The architect’s intent is to develop a greater connection for the arena to Long Island by creating sandy tones that reflect the region’s dunes, wavy beach grasses and bleached sundecks, Sharples said.

    The Long Island beach theme will extend inside the arena for the concourse redesign, said Wang, who is no relation to Islanders owner Charles Wang. Gensler is responsible for redesigning the arena’s box office, concourses, seating bowl and premium spaces.

    Peter Wang is working on the project along with studio director Linda Jacobs and project manager Sandra Yencho. Together, their sports design experience is limited and they will lean on Turner for project support, Wang said.

    The goal is to eliminate the painted concrete and visual clutter on the concourse walls created by hanging banners and sponsorship signs, and instead develop a cohesive plan for graphics, an understated look for branded spaces similar to Barclays Center, Wang said.

    The box office itself, “bunkerlike and encased in brick,” will undergo a dramatic change by constructing a glass enclosure with back lighting and video monitors to make it more welcoming for ticket buyers, he said.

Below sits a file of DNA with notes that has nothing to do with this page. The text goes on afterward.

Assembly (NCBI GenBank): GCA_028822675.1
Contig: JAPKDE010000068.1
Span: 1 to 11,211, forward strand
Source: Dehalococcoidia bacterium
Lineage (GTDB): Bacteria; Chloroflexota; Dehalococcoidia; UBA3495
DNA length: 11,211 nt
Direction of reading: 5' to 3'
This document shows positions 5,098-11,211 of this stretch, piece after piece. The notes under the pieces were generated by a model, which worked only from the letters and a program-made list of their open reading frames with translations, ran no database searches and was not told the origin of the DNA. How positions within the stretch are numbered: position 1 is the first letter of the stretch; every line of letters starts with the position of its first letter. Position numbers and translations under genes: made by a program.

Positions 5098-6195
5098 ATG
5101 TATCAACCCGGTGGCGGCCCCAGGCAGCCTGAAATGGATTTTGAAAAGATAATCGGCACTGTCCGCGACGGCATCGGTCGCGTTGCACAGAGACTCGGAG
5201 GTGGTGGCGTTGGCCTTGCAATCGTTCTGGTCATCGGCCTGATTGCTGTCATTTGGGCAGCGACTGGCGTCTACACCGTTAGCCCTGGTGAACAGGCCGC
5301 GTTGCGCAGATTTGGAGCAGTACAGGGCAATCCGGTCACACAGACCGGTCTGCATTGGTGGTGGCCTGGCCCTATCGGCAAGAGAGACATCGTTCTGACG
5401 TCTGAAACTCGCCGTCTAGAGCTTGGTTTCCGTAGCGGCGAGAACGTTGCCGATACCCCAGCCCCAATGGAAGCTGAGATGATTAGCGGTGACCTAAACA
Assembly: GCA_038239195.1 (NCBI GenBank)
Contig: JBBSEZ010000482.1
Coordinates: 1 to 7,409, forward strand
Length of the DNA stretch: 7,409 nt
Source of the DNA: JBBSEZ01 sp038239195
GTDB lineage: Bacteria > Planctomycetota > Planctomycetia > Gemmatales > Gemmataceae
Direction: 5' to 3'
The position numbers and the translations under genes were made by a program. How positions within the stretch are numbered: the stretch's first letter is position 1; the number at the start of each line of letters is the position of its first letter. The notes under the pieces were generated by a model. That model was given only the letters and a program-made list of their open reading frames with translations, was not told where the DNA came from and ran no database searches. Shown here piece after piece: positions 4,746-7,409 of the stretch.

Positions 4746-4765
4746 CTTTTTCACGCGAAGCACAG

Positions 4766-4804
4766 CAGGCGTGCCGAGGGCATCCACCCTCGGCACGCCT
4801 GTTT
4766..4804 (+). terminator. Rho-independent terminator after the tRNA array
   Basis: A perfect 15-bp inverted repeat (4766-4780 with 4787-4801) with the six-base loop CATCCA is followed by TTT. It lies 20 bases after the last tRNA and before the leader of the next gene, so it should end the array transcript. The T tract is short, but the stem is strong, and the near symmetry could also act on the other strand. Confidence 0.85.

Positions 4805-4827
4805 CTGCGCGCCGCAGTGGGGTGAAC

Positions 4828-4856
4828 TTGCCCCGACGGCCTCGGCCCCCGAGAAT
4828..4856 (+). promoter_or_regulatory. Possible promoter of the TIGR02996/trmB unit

The seating bowl will be reduced to 13,000 seats from its 17,696-seat setup. Project officials said it is still too early to determine the premium-seat mix in the new configuration. The arena now has 32 suites and about 100 club seats.

    Forest City Ratner Cos., the developer for Barclays Center in Brooklyn, recently won the job to renovate the arena and develop the surrounding property. The $229 million Nassau Events Center project includes about $90 million targeted for the coliseum retrofit.

    The 41-year-old arena, home of the New York Islanders and owned by Nassau County, has gone without major improvements for many years. Charles Wang grew weary of the lack of public financial support for his own efforts to renovate the facility and ultimately decided to move the NHL team to Barclays Center starting with the 2015-16 season.